Flash a monitor’s EDID with an mbed and RealTerm

If you’ve ever setup ATI’s Eyefinity with bezel correction or connected your computer to a TV you know what this is about. Bad EDIDs can be missing supported resolutions, or report an incorrect screen size. In my case bad EDIDs prevented me from enabling bezel correction on my Eyefinity three monitor setup. This is because ATI coded their Catalyst drivers to read the EDID data directly from the monitors instead of the windows registry, where bad data can be fixed more readily with an EDID_OVERRIDE key.

DVI and mbed

EDID is Extended Display Identification Data. It’s what makes your monitor “Plug and Play”. When you plug a monitor into your computer, the monitor communicates data about itself to the computer over the DDC bus, which is an I2C bus. For a DVI connection, the I2C data and clock lines are on pins 6 & 7. Usually you would flash your monitor’s EDID while it’s hooked up to your PC with a program like Powerstrip, but you have to buy the registered version of powerstrip to have that functionality. Additionally, revision 3 of the EDID specification requires the EDID to be write-protected. That means to flash the EDID with Powerstrip you need to figure out the manufacturer’s sequence for temporarily unlocking the EEPROM. Something like turning the brightness and contrast to zero, then power cycling while holding the menu button, etc. I didn’t feel like messing around with that so I just took the monitor apart.

The EDID is stored on an I2C EEPROM. With a little bit of intuition you can make out where it is on the driver board. There should be an EEPROM for every input to the monitor, as each input has it’s own EDID. On mine there was an Atmel 24C02B 2k EEPROM next to the DVI connector. I used a meter to verify the clock and data pins connection to the DVI connector. From the datasheet, pin 7 is the write protect pin of the EEPROM. It is active high, so you need to desolder the pin and use a resistor to pull the pin to ground.

Write protect disabled

Now that the write protection is permanently disabled, you can write to the EDID directly over the I2C bus. To interface with the monitor, cut the end off of an old DVI cable. Use a meter to find the I2C clock and data lines. You will also want to find +5V and ground (pin 14 & 15). I then connected those pins to the corresponding pins on my mbed.

The reason I used my mbed was because there is a pre-written mbed program (I2C debug for RealTerm) that uses the I2C GUI buttons in realterm. I use realterm exclusively as my terminal program, it’s absolutely excellent for blindly hacking a serial interface. So it was an easy choice.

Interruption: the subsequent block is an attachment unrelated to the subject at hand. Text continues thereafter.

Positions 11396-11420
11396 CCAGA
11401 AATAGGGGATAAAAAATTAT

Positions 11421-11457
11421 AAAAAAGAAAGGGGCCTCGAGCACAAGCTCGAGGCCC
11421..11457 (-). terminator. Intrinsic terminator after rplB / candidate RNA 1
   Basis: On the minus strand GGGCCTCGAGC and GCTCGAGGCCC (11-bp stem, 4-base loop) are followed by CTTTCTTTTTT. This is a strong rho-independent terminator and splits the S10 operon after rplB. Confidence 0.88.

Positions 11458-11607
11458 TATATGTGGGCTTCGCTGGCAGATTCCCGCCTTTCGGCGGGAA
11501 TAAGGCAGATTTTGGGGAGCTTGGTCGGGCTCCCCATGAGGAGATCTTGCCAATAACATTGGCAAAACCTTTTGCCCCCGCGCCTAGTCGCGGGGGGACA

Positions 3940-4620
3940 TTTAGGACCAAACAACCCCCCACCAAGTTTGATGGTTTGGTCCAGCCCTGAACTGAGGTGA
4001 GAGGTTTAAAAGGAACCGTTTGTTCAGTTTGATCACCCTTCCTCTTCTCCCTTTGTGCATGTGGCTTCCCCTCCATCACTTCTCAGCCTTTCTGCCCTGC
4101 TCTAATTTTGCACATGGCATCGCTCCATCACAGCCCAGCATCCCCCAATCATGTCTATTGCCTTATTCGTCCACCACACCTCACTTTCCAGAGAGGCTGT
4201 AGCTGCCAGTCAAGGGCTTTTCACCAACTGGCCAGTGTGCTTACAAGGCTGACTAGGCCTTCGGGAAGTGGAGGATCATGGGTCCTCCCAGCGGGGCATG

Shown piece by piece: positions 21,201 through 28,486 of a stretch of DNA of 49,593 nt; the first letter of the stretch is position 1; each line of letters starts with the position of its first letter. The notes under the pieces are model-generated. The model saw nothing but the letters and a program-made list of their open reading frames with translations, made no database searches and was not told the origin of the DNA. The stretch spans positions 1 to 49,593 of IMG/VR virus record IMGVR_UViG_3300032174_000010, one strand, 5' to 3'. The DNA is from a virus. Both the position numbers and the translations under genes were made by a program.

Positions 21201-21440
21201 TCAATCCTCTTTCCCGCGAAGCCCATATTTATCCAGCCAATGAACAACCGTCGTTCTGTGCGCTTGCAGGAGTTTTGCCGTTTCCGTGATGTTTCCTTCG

Import the I2C debug program into the mbed editor, and then compile it and save it to the mbed. Open realterm and set it to 9600,8,N,1 on the virtual COM port your mbed uses (you may have to install the driver for this). Connect the DVI cable to the monitor (double-check your power lines first!) and reset the mbed. The mbed should tell you in realterm that it is ready and found a device at address A0 or something similar. You can now send and receive commands via the interface. Refer to the datasheet for your particular EEPROM, but all I had to do to overwrite values was write the address and the new byte value in the “write” box. My monitor needed to be corrected from 1D (290mm vertical) to 1E (300mm vertical). Remember that changing a value will require re-calculation of the checksum. If you are just changing one value, it’s easy to just add or subtract the checksum with the amount you changed the other value by. In my case I added 1 so I subtracted 1 from the checksum. If you are doing a more significant edit, just import your EDID values into excel. You can then convert the values to decimal, sum the values and perform a modulus by 256. You should get zero as the result. The checksum makes the sum of the 128 byte EDID equal to zero. If you don’t get zero then modify the checksum until you do. If your checksum is incorrect it won’t be accepted by windows, which will label it in the registry as “BAD_EDID” if I remember right. When you’re done writing the new values, write an address of 0x00 and the read out 128 bytes. Verify your data. Your done!


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Tuesday, April 19th, 2011 Electronics

1 Comment to Flash a monitor’s EDID with an mbed and RealTerm

  • Ali says:

    I’m about to try this method when i get home, though I’ve been trying to find a full version of powerstrip, but can’t find one that works with my video card

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